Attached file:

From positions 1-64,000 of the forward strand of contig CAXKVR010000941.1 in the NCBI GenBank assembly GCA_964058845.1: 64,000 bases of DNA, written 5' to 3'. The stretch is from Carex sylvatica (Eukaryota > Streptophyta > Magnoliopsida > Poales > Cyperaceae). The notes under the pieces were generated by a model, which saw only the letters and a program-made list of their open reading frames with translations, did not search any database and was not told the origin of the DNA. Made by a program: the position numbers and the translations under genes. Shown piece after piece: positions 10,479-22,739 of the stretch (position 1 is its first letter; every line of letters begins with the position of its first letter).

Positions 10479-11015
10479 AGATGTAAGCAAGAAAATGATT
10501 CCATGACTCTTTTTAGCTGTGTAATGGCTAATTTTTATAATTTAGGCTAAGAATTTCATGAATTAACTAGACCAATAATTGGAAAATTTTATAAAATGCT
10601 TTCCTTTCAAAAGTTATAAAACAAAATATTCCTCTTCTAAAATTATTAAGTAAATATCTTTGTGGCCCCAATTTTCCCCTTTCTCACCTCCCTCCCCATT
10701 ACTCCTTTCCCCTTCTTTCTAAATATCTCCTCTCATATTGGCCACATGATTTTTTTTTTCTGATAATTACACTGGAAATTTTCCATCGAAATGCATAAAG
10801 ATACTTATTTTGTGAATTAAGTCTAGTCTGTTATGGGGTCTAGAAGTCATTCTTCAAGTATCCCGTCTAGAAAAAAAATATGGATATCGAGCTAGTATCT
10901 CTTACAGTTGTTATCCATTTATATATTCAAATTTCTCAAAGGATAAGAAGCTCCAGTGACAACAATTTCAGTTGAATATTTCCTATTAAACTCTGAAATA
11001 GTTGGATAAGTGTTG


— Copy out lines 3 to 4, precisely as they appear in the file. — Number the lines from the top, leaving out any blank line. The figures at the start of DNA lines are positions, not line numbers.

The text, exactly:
10479 AGATGTAAGCAAGAAAATGATT
10501 CCATGACTCTTTTTAGCTGTGTAATGGCTAATTTTTATAATTTAGGCTAAGAATTTCATGAATTAACTAGACCAATAATTGGAAAATTTTATAAAATGCT